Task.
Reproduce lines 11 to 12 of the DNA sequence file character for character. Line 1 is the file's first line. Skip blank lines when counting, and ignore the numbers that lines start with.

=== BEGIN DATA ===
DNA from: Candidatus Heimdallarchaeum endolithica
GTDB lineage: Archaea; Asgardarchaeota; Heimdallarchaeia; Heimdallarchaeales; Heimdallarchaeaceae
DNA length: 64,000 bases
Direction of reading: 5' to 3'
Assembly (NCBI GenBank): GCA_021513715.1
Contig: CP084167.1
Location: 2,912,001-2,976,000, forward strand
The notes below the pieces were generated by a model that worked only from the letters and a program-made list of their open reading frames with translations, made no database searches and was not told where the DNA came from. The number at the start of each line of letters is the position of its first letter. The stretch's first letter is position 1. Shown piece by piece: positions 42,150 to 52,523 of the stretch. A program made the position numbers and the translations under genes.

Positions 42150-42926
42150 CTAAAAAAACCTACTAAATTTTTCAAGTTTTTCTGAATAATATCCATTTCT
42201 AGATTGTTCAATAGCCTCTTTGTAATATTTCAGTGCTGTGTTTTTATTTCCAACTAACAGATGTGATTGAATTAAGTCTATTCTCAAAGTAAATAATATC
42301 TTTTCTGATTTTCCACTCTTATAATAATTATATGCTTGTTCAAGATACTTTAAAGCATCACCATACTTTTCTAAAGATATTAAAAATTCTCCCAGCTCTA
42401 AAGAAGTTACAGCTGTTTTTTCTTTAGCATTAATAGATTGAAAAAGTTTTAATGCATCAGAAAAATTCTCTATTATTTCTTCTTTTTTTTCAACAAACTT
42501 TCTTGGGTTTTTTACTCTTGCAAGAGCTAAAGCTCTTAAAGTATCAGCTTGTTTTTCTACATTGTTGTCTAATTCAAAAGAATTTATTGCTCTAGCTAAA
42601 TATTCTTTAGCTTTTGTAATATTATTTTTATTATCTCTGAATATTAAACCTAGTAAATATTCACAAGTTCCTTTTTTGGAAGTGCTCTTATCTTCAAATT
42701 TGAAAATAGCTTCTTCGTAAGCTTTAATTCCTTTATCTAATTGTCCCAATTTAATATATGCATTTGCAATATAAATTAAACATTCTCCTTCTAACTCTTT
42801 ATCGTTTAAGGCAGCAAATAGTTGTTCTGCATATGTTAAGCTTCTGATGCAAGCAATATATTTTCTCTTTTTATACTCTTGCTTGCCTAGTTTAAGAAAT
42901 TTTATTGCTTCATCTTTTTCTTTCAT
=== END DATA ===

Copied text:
42201 AGATTGTTCAATAGCCTCTTTGTAATATTTCAGTGCTGTGTTTTTATTTCCAACTAACAGATGTGATTGAATTAAGTCTATTCTCAAAGTAAATAATATC
42301 TTTTCTGATTTTCCACTCTTATAATAATTATATGCTTGTTCAAGATACTTTAAAGCATCACCATACTTTTCTAAAGATATTAAAAATTCTCCCAGCTCTA